New Delhi based Indian folk metal band Bloodywood found popularity through their eclectic covers of pop tracks on YouTube, but they’ve now taken to releasing their own music and are enjoying their new found popularity.
The ‘Raj Against The Machine’ UK tour saw the band hit up a whole bunch of sold out shows in major cities, and they have a final treat of finishing their string of dates on a high at The Craufurd Arms in Milton Keynes.
Sole support band Armada Of Secrets  are musically a million miles away from the music that the headliners are bringing tonight, but are enchantingly infectious with their unique style of funk rock. The three piece are excellently fronted by eccentric bassist Carl Dawkins and superstar vocalist Caroline Kabera, who compliment one another effortlessly on the likes of ‘Black Dulwich’ and Bleeding Me Dry’.
The songs are fast yet colourful, and the bass is so delightfully dominant that it gives a completely new dimension to the handful of covers that the London band throw in, with ‘SexyBack’ and Portugal. The Man‘s ‘Feel It Still’ getting a top reaction from the crowd, but it’s the excellent recreation of Rihanna‘s ‘Pour It Up’ that gives Kabera the real platform to show off her phenomenal voice.
The room is sweating with anticipation (and sweat) for Bloodywood  to hit the stage, but when they finally do, there’s a delayed start due to sound issues and most of the band taking videos of the fans chanting their name. Eventually, ‘Machi Bhasad (Expect A Riot)’ crashes into the set and there’s almost collisions on stage with vocalist Jayant Bhadula and Raoul Kerr making their energetic presence known.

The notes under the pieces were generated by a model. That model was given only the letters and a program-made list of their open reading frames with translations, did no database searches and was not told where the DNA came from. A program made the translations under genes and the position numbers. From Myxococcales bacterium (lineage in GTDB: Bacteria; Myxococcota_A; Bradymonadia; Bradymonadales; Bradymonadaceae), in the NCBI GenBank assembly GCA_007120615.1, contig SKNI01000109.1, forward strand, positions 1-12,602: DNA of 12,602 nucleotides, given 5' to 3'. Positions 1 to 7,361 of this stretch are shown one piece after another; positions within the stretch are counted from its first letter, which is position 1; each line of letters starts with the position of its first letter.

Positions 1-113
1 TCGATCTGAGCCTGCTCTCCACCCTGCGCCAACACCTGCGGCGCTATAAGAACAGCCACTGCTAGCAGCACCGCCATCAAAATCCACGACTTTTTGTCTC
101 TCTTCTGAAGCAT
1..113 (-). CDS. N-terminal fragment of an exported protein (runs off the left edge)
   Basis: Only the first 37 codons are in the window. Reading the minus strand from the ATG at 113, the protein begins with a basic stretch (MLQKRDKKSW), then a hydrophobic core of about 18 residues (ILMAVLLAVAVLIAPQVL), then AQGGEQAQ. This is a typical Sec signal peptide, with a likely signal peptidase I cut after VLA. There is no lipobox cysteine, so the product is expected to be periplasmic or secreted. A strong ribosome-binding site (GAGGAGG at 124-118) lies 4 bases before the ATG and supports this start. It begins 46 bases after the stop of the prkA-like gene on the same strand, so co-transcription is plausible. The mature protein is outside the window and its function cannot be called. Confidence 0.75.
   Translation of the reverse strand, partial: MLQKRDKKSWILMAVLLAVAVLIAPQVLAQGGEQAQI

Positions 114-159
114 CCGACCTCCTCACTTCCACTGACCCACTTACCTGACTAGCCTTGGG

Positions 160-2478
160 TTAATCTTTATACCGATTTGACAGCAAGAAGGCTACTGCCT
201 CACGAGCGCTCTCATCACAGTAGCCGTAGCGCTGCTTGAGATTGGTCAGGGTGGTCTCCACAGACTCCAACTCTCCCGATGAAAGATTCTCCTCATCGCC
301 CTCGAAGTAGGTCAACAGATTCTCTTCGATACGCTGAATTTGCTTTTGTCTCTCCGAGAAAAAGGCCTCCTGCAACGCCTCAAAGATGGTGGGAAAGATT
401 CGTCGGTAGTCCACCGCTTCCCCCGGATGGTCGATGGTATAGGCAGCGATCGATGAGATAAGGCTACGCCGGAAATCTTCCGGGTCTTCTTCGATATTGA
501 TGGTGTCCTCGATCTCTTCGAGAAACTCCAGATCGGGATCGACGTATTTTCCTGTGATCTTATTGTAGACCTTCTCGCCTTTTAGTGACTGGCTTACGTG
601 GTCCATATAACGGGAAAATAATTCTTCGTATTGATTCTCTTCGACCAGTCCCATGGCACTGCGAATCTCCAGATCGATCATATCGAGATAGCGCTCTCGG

Bhadula screaming native lyrics, combined with Kerr‘s nu-metal rapping, gives the Dheli band such a distinctive sound that cannot be replicated, and they sound at their best when they embrace that unique side of their music. Karan Katiyar‘s flute is delicate yet the ideal hook for some of the more respectful and reflective tracks; there are huge gaps between every song tonight for the band to talk about serious issues they approach in their music, such as depression during ‘Jee Veerey’.
The best bands have a unique sound that is so quintessentially recognisable that mimicry would be impossible without being considered plagiarism. If you heard just a snippet of any Bloodywood, you’d be able to trace it back to the band immediately, and that’s why their covers are so refreshing and provided them with the following they have today. ‘Smells Like Teen Spirit’ is everything a cover should be: encapsulates the essence of the original but combining it with the attitude and aggression of Bloodywood, but it’s the metal version of Punjabi classic ‘Tunak Tunak Tun’ by Daler Mehndi,, unsurprisingly Tunak Tunak Metal, that proves to be the fan favourite of the evening.
Having only joined the band as a permanent member recently, Raoul Kerr has been surplus to requirements for the last few songs but has now returned to let us know that diversity is a gift before delving into ‘Ari Ari’: the band’s take on traditional Punjabi folk song ‘Baari Barsi’. The hit single gets a big pop from the crowd and acts as a huge crescendo at the end of the set, with Sarthak Pahwa playing the dhol in the middle of the crowd.
The sweaty aren’t content yet and persuade the band to come back for one more, and it’s a case of finishing off where you started; another rendition of ‘Machi Bhasad (Expect A Riot)’ closes the show for good this time.
Bloodywood are in such an early stage in their career, but now face the uphill battle of maintaining their originality and relevance as they establish themselves in the metal world. Tonight shows that they’re full of energy and enjoyment, and the fans in The Craufurd Arms tonight will certainly keeping their eyes firmly on what comes next.